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ajt (2546)

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UK based. Perl, XML/HTTP, SAP, Debian hacker.

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Journal of ajt (2546)

Monday December 15, 2003
09:34 AM

Replacing Java with Perl

[ #16343 ]

There is an interesting thread on Perlmonks discussing the problems that J2EE developers feel that they are having, asking is Perl a viable alternative for light weight applications.

There are lots of comments and ideas, including one from me. I don't dislike Java, XML or XSLT, and while I know XML/XSLT, I don't know much about Java or J2EE. I use XML and XSLT with LibXML2 and LibXSLT from Perl, and I can usually get the technology to work, and work reliably. I can't say the same about Java which I usually find doesn't work.

We use a Java middleware thing made by webMethods called the Business Connector (BC), to interface with our backend AIX/SAP system. The idea is that you send it a piece of XML over HTTP, it maps that into an appropriate structure to make a SAP Remote Function Call (RFC), does the call, and maps the result back to XML, which it returns over HTTP to the calling client. While I accept that we made a number of mistakes in using this product, it's still fair to say that it's a very poor piece of technology.

It's pig slow. It takes for ever to parse and return XML. Generating input XML and doing the XSLT on the output XML in the Perl layer is much faster. In this case I even know it's not a problem of hardware, I've testing things on the same box. The problem here is that BC is just very slow.

It's a swine to develop with. All you get is a visual GUI developer tool, which is good in a demo, but a nightmare to actually use. Debugging is a joke, and you have no idea what the thing is doing underneath. I think it's converting it's visual drawings into a sequence of XML transformations, I don't know if it's SAX or some proprietary thing.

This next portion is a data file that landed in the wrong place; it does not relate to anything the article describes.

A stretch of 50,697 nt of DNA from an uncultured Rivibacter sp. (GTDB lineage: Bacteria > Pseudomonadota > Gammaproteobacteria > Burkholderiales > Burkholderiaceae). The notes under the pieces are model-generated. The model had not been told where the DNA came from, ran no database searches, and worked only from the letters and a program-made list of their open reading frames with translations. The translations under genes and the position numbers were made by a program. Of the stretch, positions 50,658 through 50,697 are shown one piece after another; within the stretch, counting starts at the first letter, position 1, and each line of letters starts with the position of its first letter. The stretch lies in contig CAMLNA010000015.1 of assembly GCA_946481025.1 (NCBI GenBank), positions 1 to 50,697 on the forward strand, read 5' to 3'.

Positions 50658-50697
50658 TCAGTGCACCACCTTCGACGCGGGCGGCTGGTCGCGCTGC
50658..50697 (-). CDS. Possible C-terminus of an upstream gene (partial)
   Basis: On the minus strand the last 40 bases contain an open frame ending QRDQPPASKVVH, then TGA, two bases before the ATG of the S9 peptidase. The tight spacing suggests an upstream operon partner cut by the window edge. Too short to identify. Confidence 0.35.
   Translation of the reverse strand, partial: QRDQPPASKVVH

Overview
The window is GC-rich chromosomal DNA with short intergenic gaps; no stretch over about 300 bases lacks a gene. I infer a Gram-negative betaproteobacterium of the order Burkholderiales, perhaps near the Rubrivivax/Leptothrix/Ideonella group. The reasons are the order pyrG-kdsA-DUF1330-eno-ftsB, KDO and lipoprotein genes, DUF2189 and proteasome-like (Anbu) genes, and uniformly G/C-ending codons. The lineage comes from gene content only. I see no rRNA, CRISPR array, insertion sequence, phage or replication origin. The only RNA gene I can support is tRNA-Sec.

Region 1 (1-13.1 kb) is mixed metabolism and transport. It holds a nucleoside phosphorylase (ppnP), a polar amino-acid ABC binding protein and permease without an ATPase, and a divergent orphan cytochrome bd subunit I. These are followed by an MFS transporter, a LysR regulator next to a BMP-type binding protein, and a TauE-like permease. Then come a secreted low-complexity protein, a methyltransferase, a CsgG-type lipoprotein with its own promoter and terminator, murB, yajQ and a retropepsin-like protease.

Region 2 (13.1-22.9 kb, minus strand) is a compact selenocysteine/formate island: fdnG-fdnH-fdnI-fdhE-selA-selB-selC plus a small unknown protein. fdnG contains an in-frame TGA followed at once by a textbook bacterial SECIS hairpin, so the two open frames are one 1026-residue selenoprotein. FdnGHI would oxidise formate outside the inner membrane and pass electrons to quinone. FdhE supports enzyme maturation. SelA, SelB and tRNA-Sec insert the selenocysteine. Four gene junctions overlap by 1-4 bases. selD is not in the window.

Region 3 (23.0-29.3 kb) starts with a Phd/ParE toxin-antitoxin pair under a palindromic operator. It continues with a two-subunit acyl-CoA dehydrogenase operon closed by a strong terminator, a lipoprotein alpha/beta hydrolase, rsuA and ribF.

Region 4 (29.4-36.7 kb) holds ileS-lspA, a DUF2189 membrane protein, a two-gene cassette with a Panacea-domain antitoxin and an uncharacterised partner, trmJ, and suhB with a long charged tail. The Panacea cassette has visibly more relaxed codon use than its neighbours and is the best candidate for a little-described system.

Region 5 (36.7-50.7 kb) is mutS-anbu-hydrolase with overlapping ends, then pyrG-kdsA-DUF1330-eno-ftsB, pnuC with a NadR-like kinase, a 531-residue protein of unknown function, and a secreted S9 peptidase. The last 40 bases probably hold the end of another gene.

So because we had problems we tried Piers Hardings SAP::Rfc module. Basically this is a OO Perl interface to the same SAP provided c library that the BC uses.

I installed it on the DEV box, and after some stupid problem (probably operator error) it started to work. Basically you point the tool at a SAP system, give it the name of an RFC and ask SAP for the interface. SAP does it's stuff, and you get either an error, or a large Perl structure back with the detail of the input and output structures. You then set the parameters you want, and the run the RFC, again you get an error or a Perl structure. You disconnect from SAP and you are done.

It's so simple to use that as I say in my Perlmonks comment I had it running on the command line in less than 15 minutes, and a working HTML in/out page the following day.

Our SAP BASIS team are very opposed to bespoke code, as they think it's wasted development, so they like to stick with standards when ever possible. I can see their point, but with my approach there is less code in total, and thus less bespoke code too. Less code as a general rule means less bugs, and it runs faster. In my (simple) tests Perl+XSLT+SAP::Rfc+SAP is nearly 10 times faster than Perl+XSLT+BC+SAP, I think with the XSLT stage removed I can get my speed up over 10 times faster!

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  • Our SAP BASIS team are very opposed to bespoke code, as they think it's wasted development.

    Sometimes this attitude is appropriate. However, my personal experience suggests that more often than not this is a sign of timidity and it does not bode well for an IT department.

    Nice writeup, by the way.

    • I can understand their fears. Who hasn't inherited a job that was easier to scrap and start from scratch than to continue with?

      However like you say favouring a known buggy, slow and expensive solution in favour of a smaller well written bespoke one is a false economy.

      -- "It's not magic, it's work..."
  • Perl -> SAP glue module -> SAP

    is almost certainly the right way to go.

    I've seen the "layers of Java(tm) and XML crap" approach in action myself, and it wasn't pretty then, either.
    • The sad thing is that Perl is faster at the XML stuff than the damn Java layer! So much for Java and XML being the natural choice!

      By removing the XML/XSLT which becomes redundant once you migrate to native data structures, I think I can achieve a better than 10x speed improvement.

      At the end of the day the front end of this application is Perl on Apache, and by removing the webMethods BC Server, we remove a whole tier of code, and simplify the existing Perl front end. While the BASIS team don't like besp

      -- "It's not magic, it's work..."